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Old 08-16-2004, 10:25 AM   #2
Bungalo Bill
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Default Re: Primary muscles used for serving

Quote:
Originally Posted by vin
There has been a lot of recent talk about what muscles to keep loose and what muscles to actually contract to develop a smooth and powerful serve, but there are a few parts that confuse me.

Starting from the beginning to make sure I have it right ...

The arm all the way to the hand should be loose throughout the motion, but it's hard to keep a loose shoulder since it's helping to lift up the arm and keep the elbow elevated.

It's important to stretch the shoulder/chest and retract the shoulder blade to provide a stable position with no slack so it can be efficiently brought into motion through abdominal contraction and shoulder rotation.

Where I start to get lost (if I am even correct to this point) is when I hear about using the chest and lats in the serve. If someone could elaborate on this, I would appreciate it.

I can see using the lat muscle to pull the shoulder down in addition to pulling it back, but why would this be beneficial? More shoulder stability? More conducive to an upward swing?

As for the chest, I don't even have an idea on how it's used.

Thanks,
Vin
Vin, dont do the chest and lats thing if it confuses you. If everyone would just focus on a loose arm and good flexibility in the shoulder region you will hit your serve properly.

Yes, the stomach and torso, the legs, lats, the triceps, the forearm, and even some muscles in the hand are all active in the serve - they have to be otherwise you wouldnt be able to hold your racquet or move your arm. I think we can all get here without over analyziing this.

The key to a good serve is not overthinking different muscles and their role. If that was my words that caused this confusion, I apoligize.

The serve more than any other stroke requires less thinking, more relaxation and simply allowing the body to perform what it is suppose to do.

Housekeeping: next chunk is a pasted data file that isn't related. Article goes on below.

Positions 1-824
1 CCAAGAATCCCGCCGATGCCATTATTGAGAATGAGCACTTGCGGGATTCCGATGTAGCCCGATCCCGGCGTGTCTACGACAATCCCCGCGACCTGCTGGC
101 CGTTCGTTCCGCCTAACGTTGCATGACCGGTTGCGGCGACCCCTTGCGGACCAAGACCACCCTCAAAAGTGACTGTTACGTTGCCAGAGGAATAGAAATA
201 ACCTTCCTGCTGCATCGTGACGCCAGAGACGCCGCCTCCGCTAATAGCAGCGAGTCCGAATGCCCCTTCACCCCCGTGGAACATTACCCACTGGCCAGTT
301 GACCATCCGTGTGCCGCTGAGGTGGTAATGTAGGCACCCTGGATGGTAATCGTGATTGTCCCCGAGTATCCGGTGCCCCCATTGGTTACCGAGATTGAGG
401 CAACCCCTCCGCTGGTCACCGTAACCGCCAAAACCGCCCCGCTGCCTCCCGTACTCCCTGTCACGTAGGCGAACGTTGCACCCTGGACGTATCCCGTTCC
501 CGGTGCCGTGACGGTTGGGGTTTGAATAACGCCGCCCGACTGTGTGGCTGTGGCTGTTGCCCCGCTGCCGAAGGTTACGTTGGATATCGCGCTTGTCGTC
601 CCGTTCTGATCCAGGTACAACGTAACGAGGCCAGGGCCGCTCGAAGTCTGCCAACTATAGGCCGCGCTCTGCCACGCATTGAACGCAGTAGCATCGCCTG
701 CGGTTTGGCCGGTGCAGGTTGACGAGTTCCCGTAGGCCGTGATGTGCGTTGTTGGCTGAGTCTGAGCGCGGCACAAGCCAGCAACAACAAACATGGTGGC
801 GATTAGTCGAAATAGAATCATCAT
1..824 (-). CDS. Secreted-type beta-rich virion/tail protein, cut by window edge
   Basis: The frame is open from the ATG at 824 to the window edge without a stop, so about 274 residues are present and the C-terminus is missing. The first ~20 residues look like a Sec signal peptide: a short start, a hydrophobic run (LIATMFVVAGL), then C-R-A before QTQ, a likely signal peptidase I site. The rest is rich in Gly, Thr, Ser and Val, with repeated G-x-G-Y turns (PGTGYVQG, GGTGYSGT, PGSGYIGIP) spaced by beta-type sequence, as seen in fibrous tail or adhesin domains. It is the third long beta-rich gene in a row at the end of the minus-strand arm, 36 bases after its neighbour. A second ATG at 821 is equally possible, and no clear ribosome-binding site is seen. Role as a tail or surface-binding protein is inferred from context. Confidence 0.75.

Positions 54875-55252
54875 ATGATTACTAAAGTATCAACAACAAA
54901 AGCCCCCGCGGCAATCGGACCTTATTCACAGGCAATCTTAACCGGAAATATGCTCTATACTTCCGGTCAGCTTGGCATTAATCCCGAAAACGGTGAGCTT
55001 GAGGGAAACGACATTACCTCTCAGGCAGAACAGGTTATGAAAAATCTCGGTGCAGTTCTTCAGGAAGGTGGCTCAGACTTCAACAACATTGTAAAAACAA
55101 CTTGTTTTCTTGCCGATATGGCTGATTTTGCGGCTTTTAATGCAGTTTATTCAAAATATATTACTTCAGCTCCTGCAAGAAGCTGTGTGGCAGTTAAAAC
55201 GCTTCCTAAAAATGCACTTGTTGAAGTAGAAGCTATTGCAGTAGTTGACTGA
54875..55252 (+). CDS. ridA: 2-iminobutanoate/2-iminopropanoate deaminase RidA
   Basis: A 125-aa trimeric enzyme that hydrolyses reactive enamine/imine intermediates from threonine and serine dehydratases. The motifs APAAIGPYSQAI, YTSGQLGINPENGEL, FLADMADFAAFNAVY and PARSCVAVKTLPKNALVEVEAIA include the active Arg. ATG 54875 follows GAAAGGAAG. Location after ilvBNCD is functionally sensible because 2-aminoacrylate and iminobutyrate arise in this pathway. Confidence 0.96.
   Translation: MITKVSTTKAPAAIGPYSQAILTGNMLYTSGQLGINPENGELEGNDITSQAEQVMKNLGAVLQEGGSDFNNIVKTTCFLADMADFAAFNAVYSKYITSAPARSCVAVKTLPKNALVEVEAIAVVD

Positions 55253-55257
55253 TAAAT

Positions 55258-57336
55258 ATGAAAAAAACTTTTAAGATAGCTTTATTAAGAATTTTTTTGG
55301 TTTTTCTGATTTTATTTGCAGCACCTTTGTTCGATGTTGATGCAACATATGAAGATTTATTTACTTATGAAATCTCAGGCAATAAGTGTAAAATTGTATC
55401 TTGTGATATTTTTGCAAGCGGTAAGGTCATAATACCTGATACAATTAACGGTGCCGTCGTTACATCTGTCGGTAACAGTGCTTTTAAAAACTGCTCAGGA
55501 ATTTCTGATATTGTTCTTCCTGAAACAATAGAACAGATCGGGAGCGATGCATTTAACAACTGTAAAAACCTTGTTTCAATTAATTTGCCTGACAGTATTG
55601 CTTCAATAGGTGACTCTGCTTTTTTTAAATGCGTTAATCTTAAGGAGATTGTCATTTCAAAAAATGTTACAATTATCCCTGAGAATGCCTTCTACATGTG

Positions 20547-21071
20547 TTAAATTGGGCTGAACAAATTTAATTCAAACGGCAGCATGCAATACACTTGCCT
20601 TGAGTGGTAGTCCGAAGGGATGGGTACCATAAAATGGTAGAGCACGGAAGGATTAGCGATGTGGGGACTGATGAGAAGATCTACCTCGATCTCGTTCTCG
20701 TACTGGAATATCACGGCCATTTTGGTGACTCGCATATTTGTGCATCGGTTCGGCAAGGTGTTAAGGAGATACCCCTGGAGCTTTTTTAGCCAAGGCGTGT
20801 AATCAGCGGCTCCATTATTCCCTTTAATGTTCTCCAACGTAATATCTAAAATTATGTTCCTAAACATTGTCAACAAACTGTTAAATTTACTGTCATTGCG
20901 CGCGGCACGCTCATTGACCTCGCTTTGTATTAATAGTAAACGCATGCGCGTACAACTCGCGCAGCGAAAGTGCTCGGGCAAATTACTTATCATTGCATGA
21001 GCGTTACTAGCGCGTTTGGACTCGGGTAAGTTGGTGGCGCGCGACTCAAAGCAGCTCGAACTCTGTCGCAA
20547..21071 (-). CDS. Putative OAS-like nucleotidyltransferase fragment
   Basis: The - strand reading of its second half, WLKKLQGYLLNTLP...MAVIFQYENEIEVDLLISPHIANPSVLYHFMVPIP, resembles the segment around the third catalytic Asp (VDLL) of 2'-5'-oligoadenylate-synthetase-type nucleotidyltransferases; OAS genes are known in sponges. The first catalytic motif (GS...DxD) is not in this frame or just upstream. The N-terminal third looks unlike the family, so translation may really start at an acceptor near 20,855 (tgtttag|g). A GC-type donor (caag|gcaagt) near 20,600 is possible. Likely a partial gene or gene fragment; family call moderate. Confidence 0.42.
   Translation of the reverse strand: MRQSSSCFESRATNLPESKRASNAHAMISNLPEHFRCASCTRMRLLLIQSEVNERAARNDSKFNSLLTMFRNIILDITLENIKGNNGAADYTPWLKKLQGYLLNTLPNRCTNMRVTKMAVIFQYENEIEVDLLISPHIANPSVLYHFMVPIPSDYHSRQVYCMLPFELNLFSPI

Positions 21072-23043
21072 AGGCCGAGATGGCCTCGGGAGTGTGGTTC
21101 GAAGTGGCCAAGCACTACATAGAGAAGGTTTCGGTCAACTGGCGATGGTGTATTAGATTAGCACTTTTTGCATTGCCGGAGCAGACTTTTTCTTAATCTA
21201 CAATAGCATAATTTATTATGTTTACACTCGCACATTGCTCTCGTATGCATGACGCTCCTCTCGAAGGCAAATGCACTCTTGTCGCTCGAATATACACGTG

Everything in the serve has a purpose. For example, one of the posters said he took the advice to have a loose hand on the racquet and his racquet flew out of his hand. Well, that is an example of taking something too literally. He later said, the muscles have to contract or have pressure as that is the only way to hold your racquet and lift your arm. He is right - to a point.

The state your muscles need to be in is a relaxed state. In other words, the muscle provides enough contraction to allow the arm to perform its motion but quickly and almost immediately returns to a relaxed state once it is done and another muscle performs its function.

When I serve, this is something I feel. I feel my chest and my lats involved in the serve. But I have been serving tennis balls for long long time. I also feel my stomach muscles in the serve. When I havent served for a long time and then go serve - my stomach muscles are very sore the next day and so are my thighs. My arm is rarely sore.

So just go out and concentrate on smoothness. Concentrate on extending the arm and making contact. Concentrate on relaxing. Concentrate on allowing your arm to swing through the service motion loosely and bring it up for contact. Keep a loose wrist so when you make contact it meets it dead on.
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